I find that after a pro-testing law is passed in a state, African-American employment increases in sectors that have high testing rates (mining, manufacturing, transportation, utilities, and government). These increases are substantial: African-American employment in these industries increases by 7-30%. Because these industries tend to pay wage premia and to have larger firms offering better benefits, African-American wages and benefits coverage also increase. Real wages increase by 1.4-13% relative to whites. The largest shifts in employment and wages occur for low skilled African-American men. I also find suggestive evidence that employers substitute white women for African-Americans in the absence of testing. Gains in hiring African-Americans in these sectors may have come at the expense of women, particularly in states with large African-American populations.
The likely explanation for these findings is that prior to drug testing, employers overestimated African-Americans' drug use relative to whites. Employers do care about the results of the tests: I also find that employment in high-testing industries increases among self-reported non-users after a pro-testing law is introduced. Drug testing therefore appears to detect a characteristic that employers value but which they had a difficult time analyzing – even at the population level – prior to the availability of testing. This is consistent with some evidence that testing for drug use without using physical specimens is typically inaccurate. By enabling non-drug-using African-Americans to prove their status to employers, drug testing improved hiring of African-Americans in the testing sector.
As information on job applicants and workers becomes ever more plentiful, firms and policymakers need to consider the consequences of screening. Lessons from the analysis of screening technologies suggest that these impacts are not always easy to predict. Moreover, the impact of a piece of information will depend both on what it communicates and on what employers knew or believed prior to its revelation. As a result, different screening technologies will differ in their impacts, as illustrated by the contrasting impacts of skills testing versus drug testing. The experience of the US with drug testing policy suggests that screening technologies interact in important ways with the legal environment and the wider culture. It is therefore important for all involved to ensure that employers are learning about characteristics relevant for productivity. Finally, although the impacts for disadvantaged populations as a whole may not always be negative, new screening technologies will undoubtedly have negative effects on some disadvantaged individuals. We must therefore ask what can be done for those individuals who are increasingly screened out.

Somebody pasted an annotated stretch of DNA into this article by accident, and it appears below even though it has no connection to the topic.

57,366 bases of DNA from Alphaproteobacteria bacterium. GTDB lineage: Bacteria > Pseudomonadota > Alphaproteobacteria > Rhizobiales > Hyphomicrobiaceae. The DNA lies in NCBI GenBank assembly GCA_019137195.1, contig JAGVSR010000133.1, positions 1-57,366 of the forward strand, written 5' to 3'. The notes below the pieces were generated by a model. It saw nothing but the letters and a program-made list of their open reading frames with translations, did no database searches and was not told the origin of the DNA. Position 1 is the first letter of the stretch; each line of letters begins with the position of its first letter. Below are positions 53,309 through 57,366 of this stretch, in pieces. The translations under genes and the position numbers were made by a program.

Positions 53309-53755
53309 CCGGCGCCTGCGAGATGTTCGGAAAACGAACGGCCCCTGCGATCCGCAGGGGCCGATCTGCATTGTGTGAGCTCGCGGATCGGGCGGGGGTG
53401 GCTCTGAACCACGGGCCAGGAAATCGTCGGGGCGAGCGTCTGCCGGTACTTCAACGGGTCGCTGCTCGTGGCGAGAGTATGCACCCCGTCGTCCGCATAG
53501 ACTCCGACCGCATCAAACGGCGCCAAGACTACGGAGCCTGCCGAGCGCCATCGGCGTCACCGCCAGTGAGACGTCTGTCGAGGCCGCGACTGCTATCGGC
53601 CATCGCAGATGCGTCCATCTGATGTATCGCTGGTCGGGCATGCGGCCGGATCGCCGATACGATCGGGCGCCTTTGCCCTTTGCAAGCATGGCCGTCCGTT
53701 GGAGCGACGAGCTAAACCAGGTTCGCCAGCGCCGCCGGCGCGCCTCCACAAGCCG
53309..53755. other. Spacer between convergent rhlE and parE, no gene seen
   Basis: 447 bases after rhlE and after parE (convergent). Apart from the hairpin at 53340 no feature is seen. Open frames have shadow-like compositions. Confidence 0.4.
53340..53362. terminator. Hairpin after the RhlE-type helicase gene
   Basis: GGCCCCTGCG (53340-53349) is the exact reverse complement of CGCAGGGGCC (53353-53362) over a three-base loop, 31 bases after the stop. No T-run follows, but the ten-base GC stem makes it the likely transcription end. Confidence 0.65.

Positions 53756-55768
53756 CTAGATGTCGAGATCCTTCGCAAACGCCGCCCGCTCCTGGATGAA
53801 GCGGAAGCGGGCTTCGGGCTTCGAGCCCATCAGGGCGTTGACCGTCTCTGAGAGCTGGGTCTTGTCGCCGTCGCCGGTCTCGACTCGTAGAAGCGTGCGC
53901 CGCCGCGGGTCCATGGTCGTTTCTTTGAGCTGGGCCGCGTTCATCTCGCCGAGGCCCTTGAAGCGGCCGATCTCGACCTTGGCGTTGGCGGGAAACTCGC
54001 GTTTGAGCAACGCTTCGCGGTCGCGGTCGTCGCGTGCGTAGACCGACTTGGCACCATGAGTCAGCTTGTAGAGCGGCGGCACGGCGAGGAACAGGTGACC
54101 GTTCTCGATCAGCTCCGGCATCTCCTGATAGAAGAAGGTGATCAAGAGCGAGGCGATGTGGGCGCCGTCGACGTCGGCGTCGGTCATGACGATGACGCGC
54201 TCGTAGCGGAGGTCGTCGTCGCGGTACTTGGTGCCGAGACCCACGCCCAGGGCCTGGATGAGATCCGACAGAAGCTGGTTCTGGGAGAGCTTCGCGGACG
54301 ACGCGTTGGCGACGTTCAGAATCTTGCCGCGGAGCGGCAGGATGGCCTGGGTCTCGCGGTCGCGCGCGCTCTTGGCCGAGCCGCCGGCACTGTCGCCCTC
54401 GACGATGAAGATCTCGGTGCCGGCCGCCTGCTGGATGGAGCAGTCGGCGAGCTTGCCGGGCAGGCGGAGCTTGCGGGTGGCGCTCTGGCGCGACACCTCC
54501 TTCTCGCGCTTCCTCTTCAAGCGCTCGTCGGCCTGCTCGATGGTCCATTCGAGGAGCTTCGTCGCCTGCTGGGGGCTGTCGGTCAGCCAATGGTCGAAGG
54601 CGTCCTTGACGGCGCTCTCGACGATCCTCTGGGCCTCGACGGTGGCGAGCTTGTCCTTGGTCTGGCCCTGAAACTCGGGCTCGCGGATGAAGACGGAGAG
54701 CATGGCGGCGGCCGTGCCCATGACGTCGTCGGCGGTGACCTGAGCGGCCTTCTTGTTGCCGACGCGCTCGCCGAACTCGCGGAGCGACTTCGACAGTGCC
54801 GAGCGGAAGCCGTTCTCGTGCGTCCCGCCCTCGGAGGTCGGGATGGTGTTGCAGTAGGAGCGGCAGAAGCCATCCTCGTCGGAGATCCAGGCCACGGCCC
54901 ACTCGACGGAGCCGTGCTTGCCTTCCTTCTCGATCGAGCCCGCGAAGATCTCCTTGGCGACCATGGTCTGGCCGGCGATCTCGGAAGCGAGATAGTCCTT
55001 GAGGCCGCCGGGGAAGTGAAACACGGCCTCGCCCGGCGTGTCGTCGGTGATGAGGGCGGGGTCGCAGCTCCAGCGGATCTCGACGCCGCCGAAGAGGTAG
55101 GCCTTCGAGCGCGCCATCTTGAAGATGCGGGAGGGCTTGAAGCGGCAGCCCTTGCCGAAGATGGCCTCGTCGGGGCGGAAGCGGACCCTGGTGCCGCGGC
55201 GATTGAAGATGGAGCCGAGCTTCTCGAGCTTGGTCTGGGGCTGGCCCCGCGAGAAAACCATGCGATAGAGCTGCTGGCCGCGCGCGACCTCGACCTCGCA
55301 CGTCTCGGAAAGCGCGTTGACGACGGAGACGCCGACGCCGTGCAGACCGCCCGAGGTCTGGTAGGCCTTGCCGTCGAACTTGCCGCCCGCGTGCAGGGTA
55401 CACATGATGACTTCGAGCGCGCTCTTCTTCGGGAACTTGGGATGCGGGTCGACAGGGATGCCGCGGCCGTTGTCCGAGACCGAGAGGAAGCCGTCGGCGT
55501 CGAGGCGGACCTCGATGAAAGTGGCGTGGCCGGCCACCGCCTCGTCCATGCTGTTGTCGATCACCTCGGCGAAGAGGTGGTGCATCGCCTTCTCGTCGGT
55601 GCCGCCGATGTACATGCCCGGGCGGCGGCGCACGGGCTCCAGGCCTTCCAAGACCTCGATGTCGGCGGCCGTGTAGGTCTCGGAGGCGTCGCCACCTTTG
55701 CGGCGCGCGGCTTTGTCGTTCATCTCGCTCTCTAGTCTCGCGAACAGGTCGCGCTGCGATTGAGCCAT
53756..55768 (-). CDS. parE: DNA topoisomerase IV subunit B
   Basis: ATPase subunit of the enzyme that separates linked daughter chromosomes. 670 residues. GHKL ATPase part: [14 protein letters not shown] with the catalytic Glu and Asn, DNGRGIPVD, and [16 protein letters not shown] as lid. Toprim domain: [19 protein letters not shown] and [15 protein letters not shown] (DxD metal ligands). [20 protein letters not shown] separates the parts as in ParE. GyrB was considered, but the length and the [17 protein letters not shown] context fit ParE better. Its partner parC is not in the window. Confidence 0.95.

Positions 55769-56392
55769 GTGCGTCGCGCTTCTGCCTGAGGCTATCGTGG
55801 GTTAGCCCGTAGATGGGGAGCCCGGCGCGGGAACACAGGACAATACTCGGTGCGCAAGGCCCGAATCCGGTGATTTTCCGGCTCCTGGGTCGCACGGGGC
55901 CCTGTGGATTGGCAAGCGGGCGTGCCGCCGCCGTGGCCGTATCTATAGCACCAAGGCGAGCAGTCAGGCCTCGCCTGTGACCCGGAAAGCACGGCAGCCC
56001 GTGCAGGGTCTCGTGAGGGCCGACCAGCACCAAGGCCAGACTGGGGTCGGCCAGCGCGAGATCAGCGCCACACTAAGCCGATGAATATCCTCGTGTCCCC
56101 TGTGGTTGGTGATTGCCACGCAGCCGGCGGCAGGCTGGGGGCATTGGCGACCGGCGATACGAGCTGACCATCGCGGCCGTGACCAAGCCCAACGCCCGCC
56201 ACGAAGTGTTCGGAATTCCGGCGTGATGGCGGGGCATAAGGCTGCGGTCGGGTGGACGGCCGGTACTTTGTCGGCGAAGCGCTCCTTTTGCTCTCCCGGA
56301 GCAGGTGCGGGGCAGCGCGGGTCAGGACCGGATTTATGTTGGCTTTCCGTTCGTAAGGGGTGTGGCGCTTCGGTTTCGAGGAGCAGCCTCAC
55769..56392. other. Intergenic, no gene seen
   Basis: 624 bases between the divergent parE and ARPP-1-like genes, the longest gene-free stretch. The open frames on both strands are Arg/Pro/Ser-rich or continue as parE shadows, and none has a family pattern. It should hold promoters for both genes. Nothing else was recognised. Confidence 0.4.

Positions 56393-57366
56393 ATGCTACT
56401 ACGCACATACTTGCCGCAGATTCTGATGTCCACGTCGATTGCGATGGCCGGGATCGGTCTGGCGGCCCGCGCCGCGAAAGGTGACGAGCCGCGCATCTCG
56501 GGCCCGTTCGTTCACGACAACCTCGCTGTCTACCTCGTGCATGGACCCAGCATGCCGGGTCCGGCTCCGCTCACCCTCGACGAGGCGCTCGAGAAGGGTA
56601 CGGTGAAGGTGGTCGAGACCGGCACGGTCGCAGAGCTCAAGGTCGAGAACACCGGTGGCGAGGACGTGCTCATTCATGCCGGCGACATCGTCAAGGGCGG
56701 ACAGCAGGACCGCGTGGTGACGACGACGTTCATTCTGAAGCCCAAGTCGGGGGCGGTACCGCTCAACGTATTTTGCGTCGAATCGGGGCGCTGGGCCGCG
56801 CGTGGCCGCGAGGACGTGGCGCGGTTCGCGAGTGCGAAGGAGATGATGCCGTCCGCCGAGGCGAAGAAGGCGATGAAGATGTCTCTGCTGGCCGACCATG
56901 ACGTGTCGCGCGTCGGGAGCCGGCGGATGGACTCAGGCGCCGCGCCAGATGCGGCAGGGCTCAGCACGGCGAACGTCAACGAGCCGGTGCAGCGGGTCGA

Autor, David H and Scarborough, David (2008), “Does Job Testing Harm Minority Workers? Evidence from Retail Establishments”, Quarterly Journal of Economics.
Finlay, Keith (2009), “Effect of Employer Access to Criminal History Data on the Labor Market Outcomes of Ex-Offenders and Non-Offenders”, in David H. Autor, (ed.), Studies of Labor Market Intermediation, Chicago: University of Chicago Press.
Linden, Leigh and Rockoff, Jonah (2008), “Estimates of the Impact of Crime Risk on Property Values from Megan’s Law”, American Economic Review.
Stoll, Michael A and Shawn Bushway (2008), “Effect of Criminal Background Checks on Hiring Ex-Offenders”, Criminology and Public Policy.
Verstraete, Alain (2005), “Introduction, Fourth Symposium on Workplace Drug Testing, Dublin, June 16-17, 2005”, Forensic Science International 174(2-3): 89.
Wozniak, Abigail (forthcoming) “Discrimination and the Effects of Drug Testing on Black Employment”, Review of Economics and Statistics, forthcoming.